Plenty of hamburger-buns, but not hamburger-puns. I'll just have to use non-Hamburg-themed blog titles in future. Anyway, when I left off my last blog, we were just about to start the competition. Everybody had changed into their official competition T-shirts (really cool ones, too, with German-flag collars and sleeve-ends) and found their way to the competition room (spacious and quiet, whenever there wasn't a train coming in to the station next door) and sat down to kick off the event with 30-minute numbers.
The German championship is uniquely arduous in having the three 30-minute disciplines all in a row, from 2pm until 8pm at night. It's seriously draining. But the first one, at least, went okay. I had experimented with attempting seven journeys' worth of numbers, 1638 digits, but without much success. So I just went for six journeys, 1404 (plus an extra nine for good luck when I had a few seconds left at the end), and seemed to remember most of it okay.
Gaby Kappus, who I don't think I've mentioned yet, was sharing the master-of-ceremonies role with Klaus and also acting as 'ombudsman', checking competitors' scores if they didn't believe them. Actually, all the scoring seemed to be done extremely well, by a team of arbiters who clearly knew what they were doing. I should really have found out their names and/or thanked them, but I never remember to do that until it's too late. I get so wrapped up in memorising things, you see.
However, it takes time to mark all those papers, so we set off onto discipline two, 30-minute cards, without knowing how the first one had gone. I was attempting 18 packs here, more than anyone else, and I can normally do that many and get the recall more or less okay. But this time round, I really struggled with the recall, having to cross things out and start again on three different packs. I ran out of recall time and so I knew I'd got 15 at most, even if I hadn't made any silly mistakes along the way.
There were some problems with the cards, apparently some of them weren't shuffled properly. This kind of thing does happen occasionally, however careful the organisers are - I always bring my own pre-shuffled cards with me, ever since the same thing happened to me at the world championships in 2005. That way even if nobody remembers to shuffle the cards, I won't notice. I suppose I could also try memorising my cards in advance and just hoping someone forgets to shuffle them, but I think that sounds like more hassle than just winning fair and square.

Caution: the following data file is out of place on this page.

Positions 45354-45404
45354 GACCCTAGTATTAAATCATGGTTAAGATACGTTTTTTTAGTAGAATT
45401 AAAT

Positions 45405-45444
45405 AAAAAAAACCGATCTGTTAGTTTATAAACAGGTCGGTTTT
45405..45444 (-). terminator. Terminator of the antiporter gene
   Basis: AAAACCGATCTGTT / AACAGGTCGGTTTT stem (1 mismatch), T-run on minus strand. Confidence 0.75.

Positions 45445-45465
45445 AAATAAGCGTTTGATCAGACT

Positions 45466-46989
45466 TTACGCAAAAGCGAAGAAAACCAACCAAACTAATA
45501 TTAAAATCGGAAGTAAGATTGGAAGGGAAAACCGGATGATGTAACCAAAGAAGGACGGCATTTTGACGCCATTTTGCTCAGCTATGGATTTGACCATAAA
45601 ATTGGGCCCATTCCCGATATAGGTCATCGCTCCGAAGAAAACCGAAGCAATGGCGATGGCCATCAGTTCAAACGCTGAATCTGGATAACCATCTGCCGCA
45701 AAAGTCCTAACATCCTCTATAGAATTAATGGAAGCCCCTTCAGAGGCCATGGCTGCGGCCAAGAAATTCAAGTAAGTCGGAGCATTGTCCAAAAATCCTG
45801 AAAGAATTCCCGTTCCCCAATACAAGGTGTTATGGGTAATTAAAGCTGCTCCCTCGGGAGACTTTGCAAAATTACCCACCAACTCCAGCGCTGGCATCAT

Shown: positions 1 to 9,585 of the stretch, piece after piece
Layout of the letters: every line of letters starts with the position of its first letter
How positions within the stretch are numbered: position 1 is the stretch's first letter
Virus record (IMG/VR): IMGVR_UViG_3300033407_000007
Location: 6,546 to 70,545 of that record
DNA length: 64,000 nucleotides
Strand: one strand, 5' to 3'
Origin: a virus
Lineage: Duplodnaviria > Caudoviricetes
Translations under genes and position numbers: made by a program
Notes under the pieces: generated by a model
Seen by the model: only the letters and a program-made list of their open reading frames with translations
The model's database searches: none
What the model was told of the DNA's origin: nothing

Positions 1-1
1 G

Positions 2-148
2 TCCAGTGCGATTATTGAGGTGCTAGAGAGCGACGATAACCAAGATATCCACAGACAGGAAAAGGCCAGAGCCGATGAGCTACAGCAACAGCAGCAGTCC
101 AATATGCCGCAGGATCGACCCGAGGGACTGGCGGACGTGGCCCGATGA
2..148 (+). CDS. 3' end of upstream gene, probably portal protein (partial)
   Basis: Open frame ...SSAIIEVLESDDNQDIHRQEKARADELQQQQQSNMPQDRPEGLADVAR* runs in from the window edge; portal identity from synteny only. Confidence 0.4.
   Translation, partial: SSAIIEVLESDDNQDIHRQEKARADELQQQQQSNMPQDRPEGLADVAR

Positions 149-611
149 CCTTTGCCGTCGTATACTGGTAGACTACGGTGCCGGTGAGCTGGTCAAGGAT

Anyway, Tony then read out the results of the 30-minute cards (or the Zahlenmarathon, as they call it over there - all the events have cool German names) in reverse order. I'd got 1193, which would have been a new world record if not for the fact that Hannes got 1264. Drat it, he did the same thing to me in the historic dates at the world championship last year, too. Still, that was a pretty good start to the competition. One more marathon before the end of the day - binary digits, at which I'm generally better than anyone else. But what with the long day of long-distance memorising, I was never going to break any records there. Still, it all went fairly well, and I went back to the hotel pretty satisfied with the first day's competition.
As we found out the next day, I'd got 14 packs right in the cards and 3610 in the binary - not world record standard, but enough to give me about 700 points lead ahead of a closely-packed chasing group of Simon, Hannes and Cornelia.
You know, that account has practically put me to sleep, I don't know why I'm sharing it with the world as if you'd be interested. I'll continue tomorrow, if I can think of a way to make it more interesting...